1919 — The White Sox unexpectedly lost the World Series to the Cincinnati Reds, 5-3. Sox fans, reporters and some players were totally shocked over the way some games were lost. The questions surrounding this series — one of the greatest upsets in baseball history — would linger for a year before exploding into the “Black Sox” scandal as eight players were put on trial for attempting to deliberately lose games.
1993 — In Game 4 of the 1993 ALCS the White Sox squared the best-of-seven series 2-2 with a 7-4 win in Toronto. Tim Belcher, who was acquired in a July trade, got the win in relief of Jason Bere. Unfortunately this was the last great moment for the “Good Guys Wear Black,” as Toronto closed out the series by winning Game 5 in Toronto and Game 6 at Comiskey Park.
A few years later, Toronto manager Cito Gaston revealed that the Blue Jays knew exactly what pitches were coming from both Sox aces (Jack McDowell and Alex Fernandez), something the Sox coaching staff never picked up on. In fact Toronto beat those pitchers four times, while losing all the other games.
Organ, grounded: Nancy Faust played her last for the White Sox in 2010. (Dan Kraemer/@DanCBS2)
1906 — The White Sox clinched the pennant while waiting out a rain delay in St. Louis against the Browns. When the game was finally played, the Sox shut out St. Louis, 4-0, behind Frank Owen. The Sox would end 1906 at 93-58-3, beating the New York Highlanders (Yankees) by three games for the pennant.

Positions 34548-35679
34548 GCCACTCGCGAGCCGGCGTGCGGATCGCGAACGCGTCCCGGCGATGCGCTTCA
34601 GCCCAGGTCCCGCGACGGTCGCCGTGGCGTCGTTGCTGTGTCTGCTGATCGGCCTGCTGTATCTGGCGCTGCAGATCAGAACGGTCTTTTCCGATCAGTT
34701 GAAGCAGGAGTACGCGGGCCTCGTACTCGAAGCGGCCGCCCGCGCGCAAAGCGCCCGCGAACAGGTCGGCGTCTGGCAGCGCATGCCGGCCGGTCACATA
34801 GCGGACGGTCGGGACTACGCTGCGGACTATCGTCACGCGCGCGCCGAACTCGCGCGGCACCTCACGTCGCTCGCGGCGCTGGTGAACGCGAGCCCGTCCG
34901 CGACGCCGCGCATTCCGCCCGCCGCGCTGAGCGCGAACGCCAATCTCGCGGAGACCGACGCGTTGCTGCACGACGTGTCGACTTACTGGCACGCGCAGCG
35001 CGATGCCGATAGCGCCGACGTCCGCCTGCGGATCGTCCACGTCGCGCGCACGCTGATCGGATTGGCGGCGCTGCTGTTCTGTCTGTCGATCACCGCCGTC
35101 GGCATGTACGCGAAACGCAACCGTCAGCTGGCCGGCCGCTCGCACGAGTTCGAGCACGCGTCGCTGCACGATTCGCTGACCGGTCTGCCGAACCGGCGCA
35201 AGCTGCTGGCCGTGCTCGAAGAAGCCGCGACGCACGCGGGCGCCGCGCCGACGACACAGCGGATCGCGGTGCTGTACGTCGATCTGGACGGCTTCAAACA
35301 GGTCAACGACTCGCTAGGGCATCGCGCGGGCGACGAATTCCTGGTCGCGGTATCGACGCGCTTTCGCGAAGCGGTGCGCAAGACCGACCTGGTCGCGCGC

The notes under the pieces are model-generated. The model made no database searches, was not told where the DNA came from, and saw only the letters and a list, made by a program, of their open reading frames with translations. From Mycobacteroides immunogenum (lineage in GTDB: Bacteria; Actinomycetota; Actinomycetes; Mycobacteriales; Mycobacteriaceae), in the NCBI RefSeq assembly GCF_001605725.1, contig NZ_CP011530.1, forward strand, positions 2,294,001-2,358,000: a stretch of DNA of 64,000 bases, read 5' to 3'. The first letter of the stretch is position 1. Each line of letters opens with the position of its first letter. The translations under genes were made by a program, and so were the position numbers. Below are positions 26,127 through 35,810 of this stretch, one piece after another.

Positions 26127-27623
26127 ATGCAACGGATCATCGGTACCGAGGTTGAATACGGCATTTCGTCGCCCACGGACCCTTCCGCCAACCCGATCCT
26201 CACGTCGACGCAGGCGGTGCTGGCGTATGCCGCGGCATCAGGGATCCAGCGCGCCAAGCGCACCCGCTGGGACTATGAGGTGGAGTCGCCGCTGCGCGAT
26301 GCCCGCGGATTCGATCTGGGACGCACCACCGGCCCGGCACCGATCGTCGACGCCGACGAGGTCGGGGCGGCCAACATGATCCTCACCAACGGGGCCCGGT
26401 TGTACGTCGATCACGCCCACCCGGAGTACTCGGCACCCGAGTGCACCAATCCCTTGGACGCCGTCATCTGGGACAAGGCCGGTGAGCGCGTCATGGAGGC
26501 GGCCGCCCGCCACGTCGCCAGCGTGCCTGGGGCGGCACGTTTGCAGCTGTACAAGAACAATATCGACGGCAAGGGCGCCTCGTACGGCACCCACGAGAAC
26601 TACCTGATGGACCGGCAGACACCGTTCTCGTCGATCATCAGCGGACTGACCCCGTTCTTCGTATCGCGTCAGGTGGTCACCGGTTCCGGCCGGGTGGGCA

1993 — The Sox rung down the curtain at old Municipal Stadium in Cleveland by beating the Indians, 4-0. Jason Bere got the last win in the cavernous stadium, which was replaced in 1994 by Jacobs Field.
2005 — As baseball was wrapping up the regular season, Paul Konerko appeared on the cover of Sports Illustrated sliding into second base in a game against Cleveland. The cover headine read: Playoff Scramble. Who’s Out, Who’s In? White Sox vs. Indians. Yankees vs. Red Sox. 4 teams, 3 Spots
2010 — Beloved by Sox fans for generations as the organist at White Sox ballparks, Nancy Faust played her last game as the team beat Cleveland, 6-5. Nancy took over as Sox organist in 1970 and in the ensuing 40 years rarely missed a game.
Her lasting contribution was unearthing a little known rock song in 1977 that turned into an anthem used by numerous pro and college teams. Nancy started playing Steam’s, “Na Na Hey Hey (Kiss Him Goodbye)” when an opposing pitcher was being removed from the game. It caught on like wildfire with Sox fans, and became one of the things identified with the franchise.